The SEC’s proposed rules are broadly aligned with E.U. and U.K. regulators, although with less of a taxonomic focus. For example, the E.U.’s Sustainable Finance Disclosure Regulation and Taxonomy Regulation together create a common classification system and disclosure requirements for in-scope firms. In-scope firms must make specific disclosures concerning ESG credentials and effectively categorize investment products as promoting environmental or social characteristics (so-called “light-green,” or Article 8 funds), having a sustainable investment objective (“dark-green,” or Article 9 funds) or neither (“grey,” or Article 6 funds). Firms must also make firm-level and specific product-related disclosures in relation to those products both in offering materials provided to investors and on the firm’s websites. The U.K.’s FCA is developing its own ESG legislative framework, which is anticipated to be generally aligned with the E.U.’s approach. Once the FCA finalizes its framework, it is expected to review marketing and promotional materials prepared by fund managers. Weaknesses identified by the FCA may give rise to further review, and potentially enforcement action in extreme scenarios.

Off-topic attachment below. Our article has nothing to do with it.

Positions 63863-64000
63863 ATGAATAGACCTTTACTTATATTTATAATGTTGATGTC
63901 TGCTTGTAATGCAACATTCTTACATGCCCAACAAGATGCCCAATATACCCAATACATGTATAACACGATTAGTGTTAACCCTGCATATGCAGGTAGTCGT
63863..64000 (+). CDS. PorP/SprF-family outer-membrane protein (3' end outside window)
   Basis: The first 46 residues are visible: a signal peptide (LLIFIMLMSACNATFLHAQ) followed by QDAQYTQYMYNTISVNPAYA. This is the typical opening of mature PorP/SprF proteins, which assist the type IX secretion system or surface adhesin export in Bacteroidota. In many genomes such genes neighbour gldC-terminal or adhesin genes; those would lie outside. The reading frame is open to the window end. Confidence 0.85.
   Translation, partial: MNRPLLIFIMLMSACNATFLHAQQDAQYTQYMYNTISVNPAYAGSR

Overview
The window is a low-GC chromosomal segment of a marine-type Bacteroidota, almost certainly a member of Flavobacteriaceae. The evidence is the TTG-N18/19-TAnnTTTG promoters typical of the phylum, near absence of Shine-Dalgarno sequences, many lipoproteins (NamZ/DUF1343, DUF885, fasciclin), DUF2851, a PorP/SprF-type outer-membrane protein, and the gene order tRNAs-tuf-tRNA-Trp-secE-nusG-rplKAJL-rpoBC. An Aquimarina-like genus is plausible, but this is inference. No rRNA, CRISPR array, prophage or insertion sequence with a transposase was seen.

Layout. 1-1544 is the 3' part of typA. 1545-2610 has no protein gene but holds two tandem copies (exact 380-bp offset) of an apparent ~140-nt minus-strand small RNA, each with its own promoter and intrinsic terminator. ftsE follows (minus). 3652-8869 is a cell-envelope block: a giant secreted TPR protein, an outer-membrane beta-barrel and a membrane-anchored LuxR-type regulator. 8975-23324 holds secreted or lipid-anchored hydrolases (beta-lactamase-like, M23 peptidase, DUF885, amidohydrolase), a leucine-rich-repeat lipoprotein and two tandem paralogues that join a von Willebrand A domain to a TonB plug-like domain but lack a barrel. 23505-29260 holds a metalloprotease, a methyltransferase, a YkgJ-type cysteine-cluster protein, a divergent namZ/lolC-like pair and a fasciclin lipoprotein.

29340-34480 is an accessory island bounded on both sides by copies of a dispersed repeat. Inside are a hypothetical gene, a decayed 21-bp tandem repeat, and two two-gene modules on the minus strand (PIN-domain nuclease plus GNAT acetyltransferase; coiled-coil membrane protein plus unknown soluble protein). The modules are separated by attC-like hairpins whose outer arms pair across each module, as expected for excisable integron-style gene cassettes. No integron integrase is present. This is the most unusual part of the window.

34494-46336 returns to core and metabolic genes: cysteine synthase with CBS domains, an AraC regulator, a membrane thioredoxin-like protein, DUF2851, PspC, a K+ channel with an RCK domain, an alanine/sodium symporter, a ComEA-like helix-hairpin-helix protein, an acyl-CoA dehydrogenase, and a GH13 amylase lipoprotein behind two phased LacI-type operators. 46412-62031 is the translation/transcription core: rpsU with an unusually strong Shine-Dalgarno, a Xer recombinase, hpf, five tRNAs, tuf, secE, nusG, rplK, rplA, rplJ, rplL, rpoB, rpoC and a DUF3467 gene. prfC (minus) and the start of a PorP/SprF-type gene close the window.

In addition to ensuring prospective compliance with new and untested regulations, fund managers face a related risk of hindsight bias. Statements and assertions in fund-offering memoranda and other pre-investment marketing materials may be evaluated differently in hindsight as changing standards become adopted as new norms, particularly where those statements are general or promissory in nature. Public law claims and civil society action that often drive such norms – about environmental, societal, and corporate governance standards – will inevitably come to influence regulatory action and private litigation against managers (as well as against portfolio companies, where ESG-related representations have been made to third-party shareholders, counterparties or other stakeholders). High profile actions by shareholders and civil rights groups may not only affect investment in those sectors but may shift the understanding of what good ESG behavior and investing is after the fact.